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A Passion for Food: Conversations with Canadian Chefs

by Gerry Shikatani

To be articulate with food is a sapid and tactile art. To be articulate about food is something altogether different. A chef capable of sublime brilliance with a sauce can be illiterate. A brilliant writer might burn water. Each tongue – the culinary and the literary – is as finely tuned as the other, but each has a different role.

In A Passion for Food, Gerry Shikatani, a freelance food writer, interviews 12 Canadian chefs – including Carol Chow, Jamie Kennedy, and Franca Mazza – in an effort to merge these two tongues. That he largely fails isn’t the fault of those chefs. In his afterword, Shikatani writes about the pleasure he gets from talking to chefs, and about a desire to share that pleasure with readers. Unfortunately, the experience is lost, because, while far from illiterate, most of the chefs seem immersed in the colloquial and uncomfortable with precise verbal expression. Again, that’s not their fault; they’re not writers and nor are they public speakers.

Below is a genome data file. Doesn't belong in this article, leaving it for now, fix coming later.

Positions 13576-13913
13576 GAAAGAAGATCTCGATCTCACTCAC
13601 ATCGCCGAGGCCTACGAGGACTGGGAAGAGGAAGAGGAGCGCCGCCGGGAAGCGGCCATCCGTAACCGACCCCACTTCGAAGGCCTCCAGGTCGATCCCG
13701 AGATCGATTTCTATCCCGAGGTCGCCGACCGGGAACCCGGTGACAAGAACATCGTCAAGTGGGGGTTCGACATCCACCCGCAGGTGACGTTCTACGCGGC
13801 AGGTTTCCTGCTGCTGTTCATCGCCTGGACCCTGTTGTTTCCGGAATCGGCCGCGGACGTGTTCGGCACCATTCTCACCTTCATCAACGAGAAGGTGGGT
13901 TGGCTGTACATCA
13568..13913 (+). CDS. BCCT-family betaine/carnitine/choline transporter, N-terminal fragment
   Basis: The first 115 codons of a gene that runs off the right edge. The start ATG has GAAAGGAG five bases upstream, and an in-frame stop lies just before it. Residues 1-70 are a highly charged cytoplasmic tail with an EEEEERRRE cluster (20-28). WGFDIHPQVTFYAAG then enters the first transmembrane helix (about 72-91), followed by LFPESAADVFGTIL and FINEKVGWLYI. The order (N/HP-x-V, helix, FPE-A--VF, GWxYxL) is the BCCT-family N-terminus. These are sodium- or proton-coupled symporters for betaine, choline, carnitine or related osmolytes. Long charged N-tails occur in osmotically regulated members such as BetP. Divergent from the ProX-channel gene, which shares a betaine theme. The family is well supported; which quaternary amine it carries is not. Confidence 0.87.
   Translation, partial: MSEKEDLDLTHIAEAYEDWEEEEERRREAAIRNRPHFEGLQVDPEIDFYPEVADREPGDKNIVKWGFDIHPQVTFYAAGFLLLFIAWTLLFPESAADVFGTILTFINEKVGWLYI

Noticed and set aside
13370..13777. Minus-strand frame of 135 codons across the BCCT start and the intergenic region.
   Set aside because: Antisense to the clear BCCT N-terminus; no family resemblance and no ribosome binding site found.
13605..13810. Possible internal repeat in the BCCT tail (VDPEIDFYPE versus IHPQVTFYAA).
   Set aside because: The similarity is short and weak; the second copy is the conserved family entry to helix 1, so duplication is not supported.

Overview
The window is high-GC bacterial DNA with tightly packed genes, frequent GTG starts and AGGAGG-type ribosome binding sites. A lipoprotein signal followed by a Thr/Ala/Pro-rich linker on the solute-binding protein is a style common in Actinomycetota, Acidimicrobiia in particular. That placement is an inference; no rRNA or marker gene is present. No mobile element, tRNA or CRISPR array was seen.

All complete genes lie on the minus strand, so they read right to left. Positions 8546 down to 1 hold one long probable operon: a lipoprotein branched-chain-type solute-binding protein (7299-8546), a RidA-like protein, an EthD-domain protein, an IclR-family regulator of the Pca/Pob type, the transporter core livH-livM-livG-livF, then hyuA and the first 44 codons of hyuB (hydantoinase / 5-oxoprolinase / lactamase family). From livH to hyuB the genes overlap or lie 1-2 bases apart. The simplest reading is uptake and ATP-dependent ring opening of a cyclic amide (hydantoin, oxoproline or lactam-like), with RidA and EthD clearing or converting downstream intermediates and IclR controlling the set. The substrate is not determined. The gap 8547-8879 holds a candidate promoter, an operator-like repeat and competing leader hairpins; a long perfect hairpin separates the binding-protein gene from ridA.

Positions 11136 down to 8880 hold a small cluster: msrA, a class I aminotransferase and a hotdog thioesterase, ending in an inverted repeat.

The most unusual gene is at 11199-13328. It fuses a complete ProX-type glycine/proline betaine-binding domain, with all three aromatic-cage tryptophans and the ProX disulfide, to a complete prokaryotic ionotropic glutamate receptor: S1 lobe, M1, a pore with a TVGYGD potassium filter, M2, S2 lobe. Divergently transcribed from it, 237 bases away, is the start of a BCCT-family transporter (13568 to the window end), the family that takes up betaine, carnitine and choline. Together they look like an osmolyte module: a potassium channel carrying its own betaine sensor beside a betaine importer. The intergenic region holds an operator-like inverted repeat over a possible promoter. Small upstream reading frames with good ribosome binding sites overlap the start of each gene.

The problem is Shikatani. He is a poor facilitator, a poor interviewer. His questions are often vague, relying heavily on feeling, which doesn’t translate well to the page, and which encourages his subjects to ramble and lose focus. One gets the impression that, through poor navigation, Shikatani has missed some great theme. Beyond the repetitive Q&A, there is little form here, little story, and even less illumination. Aside from those readers considering becoming chefs, most will likely find these apprentice-journeyman-master narratives tedious after the first few.

Andrew Dorenburg’s Becoming a Chef, although American, and James Chatto’s The Man Who Ate Toronto, although specific to that city, are both more informative and entertaining books on the culinary profession.

Shikatani’s role here was to translate the culinary tongue into the literary tongue. Instead he leaves us with too many unanswered questions – unanswered, because they were left unarticulated.